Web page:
Fisker Keeps Accumulating Venture Capital

Fisker Automotive is now being called one of the most heavily venture capital backed companies ever as another $100 million recently added brought its total to almost $1.2 billion.

Despite such news presently circulating of a minor recall, and a rocky review from Consumer Reports which spent $107,850 for a Karma then gave it a failing grade, we keep hearing of others spending far more to invest in this green energy start-up.

Former Chevy Volt Line Director, and new CEO Tony Posawatz was reported as saying the latest venture funding is earmarked for full expansion into the Middle East and China, as well as to get the Atlantic sedan into production.

“The Karma is already a testament to U.S. automotive innovation and advanced technology, and we intend to announce our production plans for the Atlantic and a timeline by December of this year,” Posawatz said.

The actual number of Karmas delivered globally has been speculated to be in excess of 2,400, but Fisker has been known to play its hand close to its chest, and when asked a couple weeks ago, merely told us “we’re still only saying it is over 1,000.”

A more recent report by said deliveries in the U.S. and Europe are now nearly 1,500, and this too may be less than actual.

But despite a modest start, several setbacks including loss of two-thirds of a $529 million U.S. Department of Energy (DOE) Advanced Technology Manufacturing loan, Fisker keeps finding willing investors.

We know it is playing the public relation game as carefully as it can, and perceives it has many detractors waiting to pounce, but its business plan presentation beyond the elevator speech it gives the public must be pretty sound, or one would think.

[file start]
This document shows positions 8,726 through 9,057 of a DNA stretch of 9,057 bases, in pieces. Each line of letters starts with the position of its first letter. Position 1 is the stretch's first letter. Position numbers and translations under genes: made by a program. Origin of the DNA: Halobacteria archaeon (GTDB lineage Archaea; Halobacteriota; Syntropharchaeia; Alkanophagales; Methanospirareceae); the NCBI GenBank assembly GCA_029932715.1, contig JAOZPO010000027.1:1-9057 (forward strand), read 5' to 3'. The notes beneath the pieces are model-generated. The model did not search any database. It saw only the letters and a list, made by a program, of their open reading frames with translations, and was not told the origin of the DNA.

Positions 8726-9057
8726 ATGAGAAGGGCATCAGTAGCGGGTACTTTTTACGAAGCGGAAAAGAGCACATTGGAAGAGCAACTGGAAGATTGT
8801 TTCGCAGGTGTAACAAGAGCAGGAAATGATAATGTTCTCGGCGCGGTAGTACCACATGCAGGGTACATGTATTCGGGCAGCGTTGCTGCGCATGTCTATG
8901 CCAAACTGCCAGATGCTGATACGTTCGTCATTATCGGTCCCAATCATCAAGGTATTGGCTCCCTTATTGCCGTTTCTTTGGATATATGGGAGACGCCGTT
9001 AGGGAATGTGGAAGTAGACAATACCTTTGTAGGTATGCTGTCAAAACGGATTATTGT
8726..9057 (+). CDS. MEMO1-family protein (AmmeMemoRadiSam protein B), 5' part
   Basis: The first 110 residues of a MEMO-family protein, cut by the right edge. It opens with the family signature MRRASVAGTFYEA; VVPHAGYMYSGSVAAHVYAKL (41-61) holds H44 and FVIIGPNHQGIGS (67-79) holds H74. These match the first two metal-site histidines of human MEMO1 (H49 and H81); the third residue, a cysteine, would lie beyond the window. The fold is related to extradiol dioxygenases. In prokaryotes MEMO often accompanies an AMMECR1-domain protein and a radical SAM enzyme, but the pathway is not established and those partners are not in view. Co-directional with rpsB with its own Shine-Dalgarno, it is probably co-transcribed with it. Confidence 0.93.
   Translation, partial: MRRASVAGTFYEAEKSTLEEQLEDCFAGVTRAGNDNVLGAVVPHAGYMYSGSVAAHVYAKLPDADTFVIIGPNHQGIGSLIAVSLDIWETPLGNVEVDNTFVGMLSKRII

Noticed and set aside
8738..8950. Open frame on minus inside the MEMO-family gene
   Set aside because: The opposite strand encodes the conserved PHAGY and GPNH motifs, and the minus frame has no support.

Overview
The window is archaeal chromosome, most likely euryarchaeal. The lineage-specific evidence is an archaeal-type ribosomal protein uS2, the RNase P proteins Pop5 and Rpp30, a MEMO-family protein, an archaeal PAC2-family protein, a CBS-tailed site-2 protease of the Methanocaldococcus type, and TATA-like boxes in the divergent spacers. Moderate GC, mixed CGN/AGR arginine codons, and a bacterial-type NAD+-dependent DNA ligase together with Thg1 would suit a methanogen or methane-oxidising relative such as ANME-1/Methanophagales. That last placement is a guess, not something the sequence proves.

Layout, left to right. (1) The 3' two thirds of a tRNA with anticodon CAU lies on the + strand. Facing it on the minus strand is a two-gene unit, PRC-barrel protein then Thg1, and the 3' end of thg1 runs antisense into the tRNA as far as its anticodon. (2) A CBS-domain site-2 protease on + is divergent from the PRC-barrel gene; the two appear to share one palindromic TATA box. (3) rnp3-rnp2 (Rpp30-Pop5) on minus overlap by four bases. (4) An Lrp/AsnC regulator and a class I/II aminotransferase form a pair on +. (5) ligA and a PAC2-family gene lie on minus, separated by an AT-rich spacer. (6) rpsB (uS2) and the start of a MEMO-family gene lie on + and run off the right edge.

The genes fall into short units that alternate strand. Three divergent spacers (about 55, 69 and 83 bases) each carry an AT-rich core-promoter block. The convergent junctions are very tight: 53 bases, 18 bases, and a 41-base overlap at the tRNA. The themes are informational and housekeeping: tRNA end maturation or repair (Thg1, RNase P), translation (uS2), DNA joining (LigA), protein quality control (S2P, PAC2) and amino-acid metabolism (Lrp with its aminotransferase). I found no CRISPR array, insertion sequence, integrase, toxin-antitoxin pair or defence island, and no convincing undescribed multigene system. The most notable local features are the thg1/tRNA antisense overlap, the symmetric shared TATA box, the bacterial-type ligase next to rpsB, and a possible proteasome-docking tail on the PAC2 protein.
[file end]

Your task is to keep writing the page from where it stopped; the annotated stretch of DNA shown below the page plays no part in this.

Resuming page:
We know also the market and political climate affecting potential receptiveness to its Karma luxury plug-in hybrid is entirely different in the Middle East and China, than in the U.S.

Of the $1.2 billion, half has been raised in the past 18 months, according to, and since Karmas began shipping in December 2011, it has raised one-quarter of its total venture funding.

In short, in the eyes of the public – given what info they may come across – Fisker’s image is very much in question, but behind the scenes where greater disclosure is demanded by venture capitalists, the investment in this company is still going strong.

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  • john iv

    “. . . minor recall . . .” ?? They have had two major recalls and the car is only a year old. Please venture captialist invest in the other companies who are actually putting cars on the road that don’t catch fire.

  • Roy_H

    If you believe Fisker will survive as a company, then you might think this is a good time to buy stock at a low price.

    If you have already invested heavily in Fisker, then there would be a lot of incentive to see the company succeed. Buying more stock would certainly help them.

    So the question is, has almost all the new stock been purchased by previous Fisker stock owners or not?

  • Benjamin

    @IV – Recall 1 was a problem with A123 System batteries. These still are great chemistry. Fisker thought it was sourcing the best, but got a bad batch. Not its fault. Recall 2 was a fan problem that could be a fire risk. Not a fundamental design flaw. The owner of that car bought another one and invested his and his wife’s own money back into Fisker as one of the VCs who are signing on.

    The story says Fisker knows it has detractors. It also says the public only knows what it knows. Your repeating the headlines and then slurring about fire sounds a lot like the Volt haters.

    You know how many ICE cars catch fire every year? How many majors have had recalls? You want to scrap this environmentally oriented company why again? Next up is Atlantic, then lower priced cars for the rest of us.

    The article already basically had your number covered, but you had to go and offer your (not worth) two cents anyway, didn’t you? Looks like you prove its point more than you debunked a thing.